Promotion: Peter Bourjos

According to Tom Krasovic of AOL Fanhouse, the Los Angeles Angels of Anaheim will call up OF Peter Bourjos from Triple-A Salt Lake. Bourjos might not crack the lineup on a regular basis, but let’s take a look at his long-term fantasy value.

Bourjos, 23, was selected in the tenth round of the 2005 amateur draft. The Arizona prep product intrigued scouts with his scorching speed and ability to cover wide swaths of territory, and the Angels opened up the check book to give him an above-slot $325,000 signing bonus. Bourjos batted .292/.354/.472 in 279 Pioneer League plate appearances during his ’06 pro debut, stealing 13 bases and getting caught five times. Following the season, Baseball America called him an “easy, graceful runner” and said he had more power than his 6-1, 180 pound frame suggested, but BA also called his strike-zone control “crude.”

Unfortunately, Bourjos wouldn’t get a full season’s worth of reps in 2007 to work out the kinks in his plate discipline. The righty batter suffered a left hand injury that he initially tried to play through, but he finally gave in and had surgery to repair a ruptured ligament in May. In 270 PA in the Low-A Midwest League, Bourjos put up a .274/.335/.426 line, with a 7.4% walk rate, a 22.4 K% and a .152 ISO. He nabbed 19 bases, though he was caught stealing nine times as well. Talent evaluators continued to question whether Bourjos’ bat would play at the upper levels of the minors. “His approach,” BA said, “vacillates from at-bat to at-bat, he’s busy in his setup and he often lacks balance through his swing.”

The next season, Bourjos was bumped up to the High-A California League. He hit .295/.326/.444 in 545 PA, and he was a monster on the base paths (50-for-60 in SB attempts, good for an 83.3% success rate). Bourjos just about never walked (3.5 BB%), while K’ing 18.9% and posting a .149 ISO. The Cal League is a great place to hit, so Bourjos’ park-and-luck-adjusted line was a little less impressive at .280/.311/.429. While again praising Bourjos’ plus defense and base-stealing talents, BA said:

There are still questions about Bourjos’ bat. He has a funky swing and tough he showed improvement, he still chases pitches out of the zone and rarely walks. He’ll need to show a much more patient approach to realize his potential as a leadoff hitter.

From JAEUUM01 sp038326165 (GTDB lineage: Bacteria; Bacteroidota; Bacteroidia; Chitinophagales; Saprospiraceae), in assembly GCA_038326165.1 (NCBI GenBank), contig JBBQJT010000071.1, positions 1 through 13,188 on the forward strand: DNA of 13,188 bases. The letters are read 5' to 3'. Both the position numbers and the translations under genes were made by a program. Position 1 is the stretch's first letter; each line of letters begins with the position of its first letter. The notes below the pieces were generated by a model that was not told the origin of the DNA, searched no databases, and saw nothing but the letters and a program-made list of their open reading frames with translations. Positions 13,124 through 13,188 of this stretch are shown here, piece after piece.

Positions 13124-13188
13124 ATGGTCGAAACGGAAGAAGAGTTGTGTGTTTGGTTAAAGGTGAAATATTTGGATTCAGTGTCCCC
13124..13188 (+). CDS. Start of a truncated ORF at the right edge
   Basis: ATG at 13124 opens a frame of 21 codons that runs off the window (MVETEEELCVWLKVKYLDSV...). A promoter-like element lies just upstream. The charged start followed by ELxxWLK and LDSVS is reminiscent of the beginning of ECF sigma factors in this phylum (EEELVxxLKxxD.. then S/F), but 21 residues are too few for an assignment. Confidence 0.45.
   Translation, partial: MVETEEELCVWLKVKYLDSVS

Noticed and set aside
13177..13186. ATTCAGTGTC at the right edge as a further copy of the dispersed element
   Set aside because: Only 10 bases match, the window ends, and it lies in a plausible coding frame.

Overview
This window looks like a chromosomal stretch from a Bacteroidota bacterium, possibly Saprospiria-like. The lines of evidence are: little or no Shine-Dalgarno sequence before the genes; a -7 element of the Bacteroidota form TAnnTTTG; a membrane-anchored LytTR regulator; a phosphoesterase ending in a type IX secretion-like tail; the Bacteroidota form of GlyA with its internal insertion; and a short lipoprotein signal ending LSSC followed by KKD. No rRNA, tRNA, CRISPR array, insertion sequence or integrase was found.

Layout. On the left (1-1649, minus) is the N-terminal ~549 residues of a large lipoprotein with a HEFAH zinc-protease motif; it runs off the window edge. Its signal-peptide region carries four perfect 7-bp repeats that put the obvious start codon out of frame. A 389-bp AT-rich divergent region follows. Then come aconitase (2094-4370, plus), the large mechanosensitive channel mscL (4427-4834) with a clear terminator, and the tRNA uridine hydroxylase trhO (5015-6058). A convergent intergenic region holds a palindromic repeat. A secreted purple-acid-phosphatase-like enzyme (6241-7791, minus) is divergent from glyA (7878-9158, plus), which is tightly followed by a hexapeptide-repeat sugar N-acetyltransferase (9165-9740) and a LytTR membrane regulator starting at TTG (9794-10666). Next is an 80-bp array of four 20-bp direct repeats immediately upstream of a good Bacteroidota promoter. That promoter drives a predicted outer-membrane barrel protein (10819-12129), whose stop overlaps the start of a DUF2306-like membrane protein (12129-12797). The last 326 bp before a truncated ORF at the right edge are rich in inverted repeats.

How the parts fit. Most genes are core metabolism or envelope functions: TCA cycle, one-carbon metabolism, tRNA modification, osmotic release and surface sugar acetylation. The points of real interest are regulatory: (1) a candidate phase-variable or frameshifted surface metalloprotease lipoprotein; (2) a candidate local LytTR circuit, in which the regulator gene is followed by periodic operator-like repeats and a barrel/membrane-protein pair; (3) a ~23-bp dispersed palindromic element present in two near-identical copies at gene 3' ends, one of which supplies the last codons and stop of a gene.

In 2009, Bourjos made some strides in terms of not getting himself out. The speedster slashed .281/.354/.423 in 504 Double-A Texas League PA, drawing ball four 9.7%, whiffing 17.6% and compiling a .142 ISO. On the bases, he was 32-for-44 (a 72.3% success rate). A ligament tear in his left wrist necessitated off-season surgery, but that didn’t put much of a damper on a season in which he progressed at the plate. Baseball America was most enthusiastic about Bourjos’ prospect status, ranking him #97 on the publication’s top 100 list. John Sickels graded him as a B- talent. Bourjos didn’t make Keith Law’s top 100.

At Salt Lake of the Triple-A Pacific Coast League, Bourjos has hit .314/.364/.498 in 455 PA, with 27 SB in 32 tries. His park-and-luck adjusted line, by contrast, is .289/.341/.467. Those strike zone gains didn’t make the trip with him to the PCL, as Bourjos as a 5.3 BB%. He has struck out 18.9% and has a .184 ISO, the product of lots of triples (twelve) and a park-aided 13 home runs.

Chances are, Bourjos would struggle mightily if given everyday ABs in the big leagues. His major league equivalent line is .255/.294/.401 according to Minor League Splits, and CHONE projects him for a .255/.300/.375 showing. It’s worth noting, however, that Sean Smith‘s Total Zone adores Bourjos’ defense. That could come into play, considering the Angels’ outfielders have been a collective 18 runs below average, according to Ultimate Zone Rating.

Bourjos isn’t likely to have much fantasy value right now. His wheels make him attractive to fantasy owners in the long-term, and his run-saving D gives him a good chance to carve out a starting role in the not-too-distant future. It’d surely be appreciated, though, if he could stop hacking so much.




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A recent graduate of Duquesne University, David Golebiewski is a contributing writer for Fangraphs, The Pittsburgh Sports Report and Baseball Analytics. His work for Inside Edge Scouting Services has appeared on ESPN.com and Yahoo.com, and he was a fantasy baseball columnist for Rotoworld from 2009-2010. He recently contributed an article on Mike Stanton's slugging to The Hardball Times Annual 2012. Contact David at david.golebiewski@gmail.com and check out his work at Journalist For Hire.


One Response to “Promotion: Peter Bourjos”

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  1. Zachary says:

    How much of the park-and-luck adjusted line’s adjustment comes from “park” and how much from “luck”?

    I’m wondering specifically if it underrates high babip guys like Bourjos may be.

    Vote -1 Vote +1

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